“We have instructed district medical officers to manage the situation at their level. They have been asked to divert the patients needing intensive care to nearby government facilities if they cannot be accommodated in a particular hospital. No patient will be denied treatment,” Anil told Firstpost.

“The situation is bad in many hospitals. Several doctors and staff have been deployed in the relief camps. The deployment has been done in such a way that it will not affect the normal functioning of the hospitals,” he said.

He said that the department was not worried about the medical needs of people evacuated from the affected areas since the relief camps where they will be put up will have all facilities to take care of them. Most relief camps have adequate doctors and essential medicines, he claimed.

However, volunteers engaged in providing help to the people in relief camps said that the situation was not as rosy as portrayed by the government officials. Nithin Das, who has been offering services in many relief camps in Ernakulam district, said that most camps have only first aid.

“Many people in the camps are senior citizens, who are suffering from multiple diseases. There are also many pregnant women in some camps. The facilities in the relief camps are not adequate to provide them the care they require,” Nithin told Firstpost.

He said that people rescued from the floods will have more health issues, since most of them were trapped without drinking water, food and medicines that they normally take for their conditions. Taking care of them will be a big challenge for the state’s health department, he added.

Doctors said that the situation was very serious. Dr Arun Oommen from Lakeshore Hospital said that the people who are being rescued will have not only multiple physical ailments but also mental issues. Diabetics may require careful management in hospital conditions, as they will be prone to several health risks such as hypertension, cardiac problems, or even strokes.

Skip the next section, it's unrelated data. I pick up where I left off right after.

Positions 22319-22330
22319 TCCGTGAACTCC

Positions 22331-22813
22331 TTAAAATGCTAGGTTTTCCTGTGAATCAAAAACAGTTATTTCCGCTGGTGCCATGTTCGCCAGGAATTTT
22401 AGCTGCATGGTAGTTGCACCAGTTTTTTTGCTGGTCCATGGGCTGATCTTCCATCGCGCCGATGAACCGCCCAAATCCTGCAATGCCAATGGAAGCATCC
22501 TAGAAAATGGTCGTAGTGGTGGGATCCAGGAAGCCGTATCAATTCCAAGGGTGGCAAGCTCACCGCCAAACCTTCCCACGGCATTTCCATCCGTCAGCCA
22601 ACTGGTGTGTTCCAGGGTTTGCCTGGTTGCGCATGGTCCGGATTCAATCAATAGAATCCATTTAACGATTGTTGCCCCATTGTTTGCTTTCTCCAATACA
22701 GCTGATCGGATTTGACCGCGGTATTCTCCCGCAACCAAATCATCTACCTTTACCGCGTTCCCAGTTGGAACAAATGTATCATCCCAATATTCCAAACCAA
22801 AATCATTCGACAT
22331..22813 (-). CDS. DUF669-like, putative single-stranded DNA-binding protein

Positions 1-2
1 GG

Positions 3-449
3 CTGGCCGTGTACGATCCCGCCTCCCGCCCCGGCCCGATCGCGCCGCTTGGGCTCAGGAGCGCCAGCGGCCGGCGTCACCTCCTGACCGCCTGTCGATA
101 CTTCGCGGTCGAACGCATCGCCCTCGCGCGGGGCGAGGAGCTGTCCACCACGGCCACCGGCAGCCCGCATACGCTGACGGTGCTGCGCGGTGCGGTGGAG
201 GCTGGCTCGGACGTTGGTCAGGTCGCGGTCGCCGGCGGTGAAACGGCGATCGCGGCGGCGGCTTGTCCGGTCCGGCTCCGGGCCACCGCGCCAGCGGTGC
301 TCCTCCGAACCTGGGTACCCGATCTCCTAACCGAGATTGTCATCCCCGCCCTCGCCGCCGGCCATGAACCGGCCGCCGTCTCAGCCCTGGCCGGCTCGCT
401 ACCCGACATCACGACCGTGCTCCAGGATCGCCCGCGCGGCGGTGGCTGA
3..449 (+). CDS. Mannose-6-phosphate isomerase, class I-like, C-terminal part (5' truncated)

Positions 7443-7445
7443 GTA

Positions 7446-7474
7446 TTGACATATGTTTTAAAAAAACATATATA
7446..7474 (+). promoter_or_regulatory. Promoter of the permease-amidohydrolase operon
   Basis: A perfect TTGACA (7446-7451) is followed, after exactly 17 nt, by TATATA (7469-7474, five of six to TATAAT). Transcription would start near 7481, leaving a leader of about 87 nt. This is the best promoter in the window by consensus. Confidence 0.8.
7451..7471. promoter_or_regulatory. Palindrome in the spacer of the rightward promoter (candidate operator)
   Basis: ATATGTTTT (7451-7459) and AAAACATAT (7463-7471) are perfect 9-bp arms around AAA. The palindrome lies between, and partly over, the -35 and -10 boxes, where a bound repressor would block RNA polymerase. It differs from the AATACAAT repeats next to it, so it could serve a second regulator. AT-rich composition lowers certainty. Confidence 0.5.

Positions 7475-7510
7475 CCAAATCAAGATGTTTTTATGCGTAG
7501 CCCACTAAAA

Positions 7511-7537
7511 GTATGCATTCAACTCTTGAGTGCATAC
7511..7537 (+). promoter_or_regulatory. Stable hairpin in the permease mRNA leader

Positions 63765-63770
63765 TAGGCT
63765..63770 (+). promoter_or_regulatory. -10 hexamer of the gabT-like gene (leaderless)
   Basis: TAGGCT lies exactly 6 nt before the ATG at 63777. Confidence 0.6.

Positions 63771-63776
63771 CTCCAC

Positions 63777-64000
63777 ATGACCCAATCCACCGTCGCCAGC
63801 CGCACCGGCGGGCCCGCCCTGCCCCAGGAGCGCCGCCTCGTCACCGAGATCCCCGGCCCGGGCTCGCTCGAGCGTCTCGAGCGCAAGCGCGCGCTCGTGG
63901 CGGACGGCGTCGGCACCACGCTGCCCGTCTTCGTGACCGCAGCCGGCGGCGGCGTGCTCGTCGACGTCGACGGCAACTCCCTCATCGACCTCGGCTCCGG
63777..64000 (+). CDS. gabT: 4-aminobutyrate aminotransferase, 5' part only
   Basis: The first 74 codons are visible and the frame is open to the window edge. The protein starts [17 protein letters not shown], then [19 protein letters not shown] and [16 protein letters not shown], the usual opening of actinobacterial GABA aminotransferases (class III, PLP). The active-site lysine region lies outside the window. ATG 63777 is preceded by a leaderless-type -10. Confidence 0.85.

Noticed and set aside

He said that people who were trapped in difficult conditions outside the comforts of their homes, without proper sleep and food, could also develop several mental complications such as anxiety and depression which may precipitate the underlying diseases.

“Many of them may have to be hospitalised and carefully managed for weeks. The facilities in the hospitals now functioning in the flood-hit areas may not be sufficient to take care of them. They will need extra facilities until the hospitals hit by the flood resume operations,” Dr Arun said.

He said that most hospitals were functioning now with skeletal staff. Many of the staff members have not been able to come for duty due to the flood. A report in The Times of India said that the staff strength in most of the hospitals in the Kochi city was just between 30 and 35 percent.

The report said that the hospital authorities were also concerned about the shortage of liquid oxygen supply and limited diesel stock to run generators during power shutdown. Dr Arun said that the hospitals were running short of oxygen stock as fresh supplies have not been coming due to disruption in the road traffic.

The hospitals have been running mostly on generators as the Kerala State Electricity Board (KSEB) has shut down several transmission units due to the severe flood. At present 4,000 transformers, four 110 KV substations, thirteen 33 KV substations and six power-generating centres have been shut down due to the flood.

Health activists have described the situation as very alarming and called on the government to come out with a comprehensive action plan to deal with the post-flood situation. They also fear a massive onslaught of water-borne and air-borne diseases as the flooded areas have turned into breeding grounds for mosquitoes and bacteria.

Follow live updates on the Kerala floods here


Updated Date: Aug 17, 2018 17:46 PM